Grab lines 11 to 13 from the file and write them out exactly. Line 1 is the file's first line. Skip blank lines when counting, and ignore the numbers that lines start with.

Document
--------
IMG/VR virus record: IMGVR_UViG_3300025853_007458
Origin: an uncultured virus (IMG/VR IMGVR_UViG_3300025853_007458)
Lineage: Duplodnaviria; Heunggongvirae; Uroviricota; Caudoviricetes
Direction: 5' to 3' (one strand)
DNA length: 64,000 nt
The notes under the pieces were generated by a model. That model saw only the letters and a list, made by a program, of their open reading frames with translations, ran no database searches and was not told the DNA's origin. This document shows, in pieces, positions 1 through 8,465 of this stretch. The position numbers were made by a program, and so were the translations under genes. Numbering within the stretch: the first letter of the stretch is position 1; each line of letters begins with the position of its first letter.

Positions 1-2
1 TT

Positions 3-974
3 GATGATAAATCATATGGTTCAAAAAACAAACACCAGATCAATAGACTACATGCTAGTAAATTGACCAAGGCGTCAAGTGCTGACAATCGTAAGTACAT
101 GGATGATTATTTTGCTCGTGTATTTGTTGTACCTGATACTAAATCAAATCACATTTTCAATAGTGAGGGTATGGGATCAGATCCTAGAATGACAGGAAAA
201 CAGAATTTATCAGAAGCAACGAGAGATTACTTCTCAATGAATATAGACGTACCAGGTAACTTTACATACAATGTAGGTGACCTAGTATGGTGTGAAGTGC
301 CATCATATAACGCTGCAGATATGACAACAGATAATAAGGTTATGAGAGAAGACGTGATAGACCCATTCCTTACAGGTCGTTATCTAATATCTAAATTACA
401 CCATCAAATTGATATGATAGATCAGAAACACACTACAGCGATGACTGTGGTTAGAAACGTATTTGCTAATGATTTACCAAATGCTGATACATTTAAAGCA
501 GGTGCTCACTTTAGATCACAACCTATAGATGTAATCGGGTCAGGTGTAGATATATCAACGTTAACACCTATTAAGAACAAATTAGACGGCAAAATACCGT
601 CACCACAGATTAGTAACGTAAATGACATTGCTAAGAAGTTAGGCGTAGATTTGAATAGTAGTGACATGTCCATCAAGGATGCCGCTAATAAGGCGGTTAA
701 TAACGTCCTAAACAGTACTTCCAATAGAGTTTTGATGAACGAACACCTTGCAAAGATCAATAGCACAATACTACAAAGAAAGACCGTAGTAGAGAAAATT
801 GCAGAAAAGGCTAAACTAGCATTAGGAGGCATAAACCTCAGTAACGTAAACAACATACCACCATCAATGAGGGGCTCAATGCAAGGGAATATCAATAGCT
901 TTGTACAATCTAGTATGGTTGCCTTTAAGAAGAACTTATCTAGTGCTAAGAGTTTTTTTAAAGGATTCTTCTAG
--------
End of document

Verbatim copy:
101 GGATGATTATTTTGCTCGTGTATTTGTTGTACCTGATACTAAATCAAATCACATTTTCAATAGTGAGGGTATGGGATCAGATCCTAGAATGACAGGAAAA
201 CAGAATTTATCAGAAGCAACGAGAGATTACTTCTCAATGAATATAGACGTACCAGGTAACTTTACATACAATGTAGGTGACCTAGTATGGTGTGAAGTGC
301 CATCATATAACGCTGCAGATATGACAACAGATAATAAGGTTATGAGAGAAGACGTGATAGACCCATTCCTTACAGGTCGTTATCTAATATCTAAATTACA